He was a gentle man with graying hair and a blue-plaid shirt, out for a walk on Easter Sunday in Cleveland.
He carried a white plastic bag that could rattle with cans — a bag he vainly tried to use as a shield when a stranger pulled out a gun on a sunny city sidewalk and ended his life.
But those who knew him say Robert Godwin, 74, was so much more than the victim of a horrific shooting recorded for social media, a seemingly random and senseless act that shook viewers and left a family in agony.
On Monday, suspect Steve Stephens was the subject of a multi-state manhunt. An aggravated murder warrant had been issued for Stephens and police warned residents of Pennsylvania, New York, Indiana and Michigan to be on alert. Cleveland police say the suspect posted video on Facebook of a fatal shooting and claimed to have committed “multiple other homicides."
Godwin, affectionately known as "the junk man," was gunned down while scouring the streets for cans, daughter Debbie Godwin, 52, told the Associated Press.
“Not because he needed the money; it was just something he did,” said Godwin, who described her dad as a gentle man. ““We called him the junk man. He’d pick up things off the street and fix them. He picked up bikes and he fixed them.”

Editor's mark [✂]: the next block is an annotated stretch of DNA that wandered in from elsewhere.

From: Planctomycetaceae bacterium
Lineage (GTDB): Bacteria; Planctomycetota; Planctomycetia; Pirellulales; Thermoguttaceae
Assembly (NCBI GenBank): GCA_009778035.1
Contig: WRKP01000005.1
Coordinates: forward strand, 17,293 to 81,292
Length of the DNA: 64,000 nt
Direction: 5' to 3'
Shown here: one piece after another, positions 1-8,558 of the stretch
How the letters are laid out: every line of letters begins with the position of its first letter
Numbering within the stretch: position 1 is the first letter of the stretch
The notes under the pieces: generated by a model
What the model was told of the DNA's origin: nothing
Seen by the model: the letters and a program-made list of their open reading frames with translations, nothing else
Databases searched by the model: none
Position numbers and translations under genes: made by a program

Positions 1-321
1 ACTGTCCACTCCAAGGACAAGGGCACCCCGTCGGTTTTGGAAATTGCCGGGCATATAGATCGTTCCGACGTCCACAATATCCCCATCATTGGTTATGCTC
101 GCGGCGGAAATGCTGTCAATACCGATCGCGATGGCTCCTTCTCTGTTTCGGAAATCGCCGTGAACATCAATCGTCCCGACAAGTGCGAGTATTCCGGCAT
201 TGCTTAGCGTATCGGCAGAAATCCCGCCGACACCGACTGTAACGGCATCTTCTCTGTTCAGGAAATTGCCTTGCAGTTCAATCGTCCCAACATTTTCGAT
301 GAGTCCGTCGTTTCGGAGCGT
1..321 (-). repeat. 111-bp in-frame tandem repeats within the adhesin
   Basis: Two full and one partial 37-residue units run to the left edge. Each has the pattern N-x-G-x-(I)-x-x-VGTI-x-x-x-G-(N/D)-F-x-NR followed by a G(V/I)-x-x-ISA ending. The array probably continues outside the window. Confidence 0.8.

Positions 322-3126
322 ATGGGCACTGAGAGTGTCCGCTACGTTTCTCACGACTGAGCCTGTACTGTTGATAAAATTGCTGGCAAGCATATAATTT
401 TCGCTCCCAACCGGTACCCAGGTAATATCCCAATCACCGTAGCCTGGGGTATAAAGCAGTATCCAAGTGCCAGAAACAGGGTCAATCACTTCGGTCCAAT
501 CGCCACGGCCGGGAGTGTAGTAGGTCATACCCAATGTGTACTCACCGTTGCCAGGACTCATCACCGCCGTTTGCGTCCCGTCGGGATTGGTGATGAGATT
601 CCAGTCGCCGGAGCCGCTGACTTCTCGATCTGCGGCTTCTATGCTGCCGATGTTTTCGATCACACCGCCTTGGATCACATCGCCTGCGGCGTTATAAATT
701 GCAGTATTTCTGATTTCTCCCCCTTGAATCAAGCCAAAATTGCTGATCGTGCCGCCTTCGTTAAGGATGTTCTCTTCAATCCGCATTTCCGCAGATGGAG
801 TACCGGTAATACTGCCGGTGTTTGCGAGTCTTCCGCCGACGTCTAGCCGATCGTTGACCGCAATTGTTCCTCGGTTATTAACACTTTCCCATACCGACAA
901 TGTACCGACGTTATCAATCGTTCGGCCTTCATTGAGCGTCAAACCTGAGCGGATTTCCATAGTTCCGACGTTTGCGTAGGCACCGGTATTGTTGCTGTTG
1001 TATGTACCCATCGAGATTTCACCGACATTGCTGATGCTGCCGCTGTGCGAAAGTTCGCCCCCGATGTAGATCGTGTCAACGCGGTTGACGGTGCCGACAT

Please please please stop retweeting that video and report anyone who has posted it! That is my grandfather show some respect #Cleveland— Ryan A. Godwin (@god_winr) April 16, 2017
Robert Godwin Jr., 48, told The (Cleveland) Plain-Dealer that his father was a retired foundry worker who left behind nine children, 14 grandchildren and many great-grandchildren. He said his dad went fishing Saturday, a favorite hobby since retirement.
He said he last saw Godwin on Sunday morning when his father stopped by his house to retrieve some basketball equipment for another son.
"He hugged my wife and me and said 'I'll see you guys next time,'" Godwin Jr. told the paper. "I said 'OK, enjoy your Easter.'"
He said he hadn't been able to bring himself to view the video, which was taken down by Facebook. "I haven't even looked at my cellphone or the news," Godwin said. "I don't really want to see it."
Ryan Godwin, who said he was Godwin's grandson, implored people to stop sharing the graphic video on social media. “Please please please stop retweeting that video and report anyone who has posted it! That is my grandfather show some respect,” he tweeted Sunday.
Fox8News reported that the grieving Godwin family had these words for the suspect: "We forgive you. Please turn yourself in."
Contributing: The Associated Press